S. 2109, Directing Dollars to Disaster Relief Act

S. 2109

Directing Dollars to Disaster Relief Act

Sponsor
Sen. Ron Johnson

Date
February 23, 2016 (114th Congress, 2nd Session)

Staff Contact
Molly Newell

Floor Situation

On Tuesday, February 23, 2016, the House will consider S. 2109, the Directing Dollars to Disaster Relief Act of 2015 under suspension of the rules. S. 2109 was introduced on September 30, 2015 by Sen. Ron Johnson (R-WI), and was referred to the Committee on Homeland Security and Governmental Affairs, which ordered the bill to be reported with an amendment in the nature of a substitute favorably on October 7, 2015. The bill passed the Senate with an amendment by unanimous consent on February 9, 2016.

Bill Summary

S. 2109 would require the Administrator of the Federal Emergency Management Agency (FEMA) to develop and implement an integrated plan to reduce administrative costs for major disasters no later than a year after the date of enactment. Additionally, FEMA would be required to issue annual reports to Congress on the development and implementation of the plan for the previous fiscal year.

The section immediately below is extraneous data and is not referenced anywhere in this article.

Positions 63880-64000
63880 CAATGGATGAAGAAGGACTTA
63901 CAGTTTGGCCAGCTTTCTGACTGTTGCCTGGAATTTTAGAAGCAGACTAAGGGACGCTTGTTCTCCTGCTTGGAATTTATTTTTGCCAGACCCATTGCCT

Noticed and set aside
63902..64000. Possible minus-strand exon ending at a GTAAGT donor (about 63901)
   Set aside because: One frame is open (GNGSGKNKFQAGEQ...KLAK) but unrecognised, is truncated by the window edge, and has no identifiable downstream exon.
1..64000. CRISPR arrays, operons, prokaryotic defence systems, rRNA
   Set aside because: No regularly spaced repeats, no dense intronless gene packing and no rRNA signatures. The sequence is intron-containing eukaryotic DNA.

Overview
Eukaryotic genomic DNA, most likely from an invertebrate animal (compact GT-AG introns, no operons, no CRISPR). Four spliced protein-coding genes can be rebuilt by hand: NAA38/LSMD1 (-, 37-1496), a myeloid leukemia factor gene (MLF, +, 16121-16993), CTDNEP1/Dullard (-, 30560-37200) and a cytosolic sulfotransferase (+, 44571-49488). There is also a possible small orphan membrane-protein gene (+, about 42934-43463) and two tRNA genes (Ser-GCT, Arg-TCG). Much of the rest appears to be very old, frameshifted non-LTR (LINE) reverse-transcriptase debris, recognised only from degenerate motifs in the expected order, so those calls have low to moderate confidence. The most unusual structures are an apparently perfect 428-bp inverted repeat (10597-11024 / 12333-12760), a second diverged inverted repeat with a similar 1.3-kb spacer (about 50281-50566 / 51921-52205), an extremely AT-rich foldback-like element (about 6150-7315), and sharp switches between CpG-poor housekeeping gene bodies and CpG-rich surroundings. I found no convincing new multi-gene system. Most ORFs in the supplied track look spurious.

Background

FEMA is the primary provider of federal assistance in response to major disasters. From FY 2004 through FY 2013, FEMA administered $95.2 billion for 650 declared major disasters. Of these expenses, approximately $12.7 billion was used to cover FEMA’s administrative costs that support the delivery of disaster assistance.

Recent Government Accountability Office (GAO) reports have documented the increase of administrative costs for major disaster assistance in the last two decades. While the growth in administrative costs is in part due to the increased number of disaster declarations within the same time period, average administrative cost percentages have risen as well. FEMA has recognized and initiated efforts to address the problem of rising administrative costs. However, a September 2012 GAO report found that FEMA did not strictly adhere to the guidelines of its 2010 memo, which created best practices and guidelines for management to follow. [1]

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[1] See S. Report 114-173 at 2.

Cost

The Congressional Budget Office (CBO) estimates implementing S. 2109 would have an insignificant effect on the federal budget over the 2016-2020 period. Enacting S. 2109 would not affect direct spending or revenues; therefore, pay-as-you-go procedures do not apply. Enacting the bill would not increase net direct spending or on-budget deficits in any of the four consecutive 10-year periods beginning in 2026.

Additional Information

For questions or further information please contact Molly Newell with the House Republican Policy Committee by email or at 2-1374.